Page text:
In Hunting Trips of a Ranchman, Roosevelt wrote:
“My home ranch-house stands on the river brink. From the low, long veranda, shaded by leafy cotton-woods, one looks across sand bars and shallows to a strip of meadowland, behind which rises a line of sheer cliffs and grassy plateaus. This veranda is a pleasant place in the summer evenings when a cool breeze stirs along the river and blows in the faces of the tired men, who loll back in their rocking-chairs (what true American does not enjoy a rocking-chair?), book in hand—though they do not often read the books, but rock gently to and for, gazing sleepily out at the weird-looking buttes opposite, until their sharp outlines grow indistinct and purple in the after-glow of the sunset."
But the cattle business was not meant to be Roosevelt’s future. He eventually returned to New York, and after a hard winter where he lost 60 percent of his herd, he sold the ranch in 1898. By 1901—the year Roosevelt became president—the ranch was gone. A local said that all that remained was “a couple of half-rotted foundations."
Today, visitors to TRNP can take a scenic drive on gravel roads, then hike three-eighths of a mile to the Elkhorn site, located between the Little Missouri River and black, white, and yellow Badlands bluffs. There, they can stand on the foundation stones that mark where TR’s Home Ranch once stood, listening to the birds, insects, and low mooing of cattle, as he would have done. (They might even encounter a cow or two on the trail!)
6. More than 185 species of birds have been spotted in Theodore Roosevelt National Park.
They include bald and golden eagles, blue-winged teal, American wigeon, turkey vultures, prairie and peregrine falcons, and the sage grouse. The park has a handy checklist [PDF] to help visitors keep track of the birds they’ve seen.
Birds aren’t the only animals you might see: TRNP is also home to elk, prairie dogs, pronghorns, feral horses, big horn sheep, coyotes, badgers, beavers, porcupines, mule deer, longhorn steers, rattlesnakes, and bison.
7. There are hundreds of bison in Theodore Roosevelt National Park.
Whether you call them bison or buffalo (though Americans use the terms interchangeably, there is a difference!), you’ll have a chance to see plenty of them at TRNP. Both the north and south units have herds—200 to 400 animals in the south and 100 to 300 in the north. Full-grown bison bulls can stand up to 6 feet tall and weigh up to 2000 pounds, so visitors should give them a wide berth or risk getting charged and possibly gored.
The American bison (Bison bison) was once critically endangered and nearly went extinct. (Roosevelt was one person who was instrumental in saving the species from extinction.) The animals were reintroduced into the park in 1956. Because all of the living bison are descended from a small number of animals, monitoring the genetic diversity of the herd is important. Every couple of years in October, park staff round up the animals in both units by using helicopters to herd them into progressively smaller enclosures. Eventually, each animal ends up in a squeeze shoot, where staff takes hair (for DNA analysis) and blood (to test for disease) samples and weighs and measures the animals. Bison born since the last roundup are given tags and microchips so they can be tracked.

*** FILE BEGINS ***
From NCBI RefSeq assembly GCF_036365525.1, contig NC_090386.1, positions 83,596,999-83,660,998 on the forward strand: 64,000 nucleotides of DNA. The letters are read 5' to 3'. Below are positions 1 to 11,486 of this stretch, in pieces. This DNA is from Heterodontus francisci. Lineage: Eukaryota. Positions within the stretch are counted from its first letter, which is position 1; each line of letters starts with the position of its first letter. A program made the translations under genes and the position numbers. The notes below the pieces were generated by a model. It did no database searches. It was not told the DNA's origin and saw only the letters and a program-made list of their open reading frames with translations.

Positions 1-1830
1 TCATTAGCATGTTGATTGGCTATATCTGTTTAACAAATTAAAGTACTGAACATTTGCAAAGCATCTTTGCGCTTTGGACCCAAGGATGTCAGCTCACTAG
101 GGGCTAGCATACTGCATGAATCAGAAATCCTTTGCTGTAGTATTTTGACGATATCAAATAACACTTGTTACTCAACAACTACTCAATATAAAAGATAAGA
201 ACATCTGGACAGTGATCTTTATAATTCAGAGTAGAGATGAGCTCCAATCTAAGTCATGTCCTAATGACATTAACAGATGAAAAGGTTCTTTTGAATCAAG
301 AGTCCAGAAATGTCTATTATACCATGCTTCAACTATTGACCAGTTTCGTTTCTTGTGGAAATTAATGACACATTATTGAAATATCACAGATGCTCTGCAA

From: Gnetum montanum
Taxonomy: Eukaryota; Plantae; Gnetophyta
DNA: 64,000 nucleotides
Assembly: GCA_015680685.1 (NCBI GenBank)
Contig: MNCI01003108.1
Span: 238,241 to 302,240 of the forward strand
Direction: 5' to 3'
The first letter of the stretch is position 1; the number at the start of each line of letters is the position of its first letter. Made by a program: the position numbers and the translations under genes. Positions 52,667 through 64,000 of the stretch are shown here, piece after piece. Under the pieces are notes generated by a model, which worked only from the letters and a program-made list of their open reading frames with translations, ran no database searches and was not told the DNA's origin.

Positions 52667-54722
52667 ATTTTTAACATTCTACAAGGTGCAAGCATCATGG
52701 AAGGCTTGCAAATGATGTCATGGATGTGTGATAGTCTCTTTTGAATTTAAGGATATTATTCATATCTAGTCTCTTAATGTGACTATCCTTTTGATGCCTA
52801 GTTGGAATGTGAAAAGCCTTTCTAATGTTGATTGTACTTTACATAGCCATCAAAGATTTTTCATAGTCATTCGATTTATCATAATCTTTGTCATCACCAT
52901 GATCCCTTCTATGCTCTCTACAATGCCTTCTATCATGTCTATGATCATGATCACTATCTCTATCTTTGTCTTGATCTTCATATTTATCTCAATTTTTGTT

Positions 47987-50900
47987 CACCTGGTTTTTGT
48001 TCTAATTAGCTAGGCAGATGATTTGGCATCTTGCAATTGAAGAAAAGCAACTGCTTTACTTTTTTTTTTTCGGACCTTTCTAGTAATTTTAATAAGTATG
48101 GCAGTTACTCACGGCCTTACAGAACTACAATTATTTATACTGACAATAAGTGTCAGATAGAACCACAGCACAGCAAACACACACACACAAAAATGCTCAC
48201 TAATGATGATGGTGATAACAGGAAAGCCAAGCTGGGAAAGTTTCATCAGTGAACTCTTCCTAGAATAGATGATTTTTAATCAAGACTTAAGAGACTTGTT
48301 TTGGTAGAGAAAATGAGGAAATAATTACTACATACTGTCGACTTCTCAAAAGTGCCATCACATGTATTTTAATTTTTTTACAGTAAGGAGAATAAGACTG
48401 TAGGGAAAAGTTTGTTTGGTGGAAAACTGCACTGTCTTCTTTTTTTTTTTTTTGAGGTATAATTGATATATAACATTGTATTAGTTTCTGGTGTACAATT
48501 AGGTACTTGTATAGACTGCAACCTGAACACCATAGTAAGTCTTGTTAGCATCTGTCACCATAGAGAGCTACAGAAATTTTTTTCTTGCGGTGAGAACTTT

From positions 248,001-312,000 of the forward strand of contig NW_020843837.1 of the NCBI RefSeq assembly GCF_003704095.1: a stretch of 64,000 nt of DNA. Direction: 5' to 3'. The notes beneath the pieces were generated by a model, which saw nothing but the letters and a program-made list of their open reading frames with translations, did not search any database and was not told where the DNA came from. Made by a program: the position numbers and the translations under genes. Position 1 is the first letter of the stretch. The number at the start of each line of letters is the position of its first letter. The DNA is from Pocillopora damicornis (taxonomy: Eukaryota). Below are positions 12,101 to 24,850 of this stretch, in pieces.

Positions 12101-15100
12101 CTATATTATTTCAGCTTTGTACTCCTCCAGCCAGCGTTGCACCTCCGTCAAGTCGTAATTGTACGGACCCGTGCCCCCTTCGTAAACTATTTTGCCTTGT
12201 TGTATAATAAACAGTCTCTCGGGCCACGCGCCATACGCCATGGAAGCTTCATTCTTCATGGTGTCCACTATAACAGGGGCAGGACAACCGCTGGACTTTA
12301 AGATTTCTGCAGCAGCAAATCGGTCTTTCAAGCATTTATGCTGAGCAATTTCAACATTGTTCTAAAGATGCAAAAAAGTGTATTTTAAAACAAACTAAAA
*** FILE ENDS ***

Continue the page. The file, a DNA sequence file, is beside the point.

8. Theodore Roosevelt National Park has a few prairie dog towns.
Black-tailed prairie dogs are abundant in TRNP. Roosevelt himself described them as “in shape like little woodchucks,” and called them “the most noisy and inquisitive animals imaginable.” Visitors can see the first of many prairie dog towns in the park near the Skyline Vista trail.
9. In prehistoric times, Theodore Roosevelt National Park was home to a Champsosaurus.
Fifty-five million years ago, during the Paleocene Epoch, North Dakota—including the area of TRNP—was a swamp, and in that swamp lived a reptile called Champsosaurus. The animal looked like modern-day crocodilians called gharials and could measure nearly 10 feet long.
10. You can go camping in Theodore Roosevelt National Park.
There are three campgrounds in TNRP, but visitors just can’t drive in and set up a tent—reservations must be made, fees must be paid, and, in some cases, permits are required to camp in the park.
Camping isn't the only thing you can do in the park: It's also possible to canoe or kayak down the Little Missouri River if the water is deep enough.
11. The colors of the rocks in Theodore Roosevelt National Park tell a story.
The massive and unusual formations in TRNP, created by erosion over millions of years, are awe-inspiring—and you can tell a lot about them from the colors of their layers [PDF]. Brown and tan layers indicate sandstone, siltstone, and mudstone, which came from the Rocky Mountains, while blue-gray is bentonite clay laid down by the ash of far-away volcanic eruptions. (The clay can absorb up to five times its weight in liquid, which is why it’s used in … kitty litter.)
Black is a layer of coal, and red is the delightfully named clinker, which is formed when coal veins catch fire and cook the rock above it. Locally, the red rock is called scoria, but clinker is its scientific name.
One coal vein located in the park caught fire in 1951 and burned for 26 years. Apparently, visitors could roast marshmallows over the fire, which finally burned out in 1977. Fires in the Badlands aren’t unusual; they can be caused by lightning strikes or even set purposefully to reduce hazards or benefit certain species.
12. There are a number of interesting historic sites near Theodore Roosevelt National Park.
While you’re in the area, check out the Chateau de Mores—the mansion that was home to a French marquis who dreamed of bringing a cattle-slaughtering business to Medora—and the Von Hoffman House. And don’t miss the Medora Musical, a variety show held in an open-air amphitheater that features the history of the town’s most famous and infamous figures—plus an appearance by the president who once called the area his home.